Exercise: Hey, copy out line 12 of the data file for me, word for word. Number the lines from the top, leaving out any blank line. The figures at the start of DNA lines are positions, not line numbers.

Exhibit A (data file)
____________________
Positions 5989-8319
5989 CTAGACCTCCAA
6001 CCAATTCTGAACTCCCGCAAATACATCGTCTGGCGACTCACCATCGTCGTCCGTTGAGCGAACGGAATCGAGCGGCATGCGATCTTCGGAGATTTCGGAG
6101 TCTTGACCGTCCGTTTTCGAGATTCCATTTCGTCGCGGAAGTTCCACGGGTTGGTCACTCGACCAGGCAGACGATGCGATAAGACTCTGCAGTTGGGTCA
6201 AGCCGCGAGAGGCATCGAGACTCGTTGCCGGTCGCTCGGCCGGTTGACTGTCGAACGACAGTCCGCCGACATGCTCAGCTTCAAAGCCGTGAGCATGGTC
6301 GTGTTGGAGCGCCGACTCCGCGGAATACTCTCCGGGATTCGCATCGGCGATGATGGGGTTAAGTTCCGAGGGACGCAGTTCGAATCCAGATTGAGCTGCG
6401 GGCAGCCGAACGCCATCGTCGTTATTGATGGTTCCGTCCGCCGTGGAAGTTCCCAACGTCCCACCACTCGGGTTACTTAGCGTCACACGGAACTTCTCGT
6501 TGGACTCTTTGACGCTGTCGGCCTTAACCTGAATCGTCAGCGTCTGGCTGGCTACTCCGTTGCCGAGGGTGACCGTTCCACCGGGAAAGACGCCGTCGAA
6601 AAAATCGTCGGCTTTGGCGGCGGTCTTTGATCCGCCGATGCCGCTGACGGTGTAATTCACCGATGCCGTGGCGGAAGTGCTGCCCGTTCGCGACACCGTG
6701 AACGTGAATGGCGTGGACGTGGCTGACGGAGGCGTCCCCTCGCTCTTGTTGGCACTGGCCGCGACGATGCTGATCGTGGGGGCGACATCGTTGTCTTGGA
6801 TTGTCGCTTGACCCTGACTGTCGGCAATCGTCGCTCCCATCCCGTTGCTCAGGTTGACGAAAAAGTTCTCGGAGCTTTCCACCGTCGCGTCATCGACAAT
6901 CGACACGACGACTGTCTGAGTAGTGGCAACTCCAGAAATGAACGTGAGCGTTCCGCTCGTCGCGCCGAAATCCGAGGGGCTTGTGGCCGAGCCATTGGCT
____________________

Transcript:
6901 CGACACGACGACTGTCTGAGTAGTGGCAACTCCAGAAATGAACGTGAGCGTTCCGCTCGTCGCGCCGAAATCCGAGGGGCTTGTGGCCGAGCCATTGGCT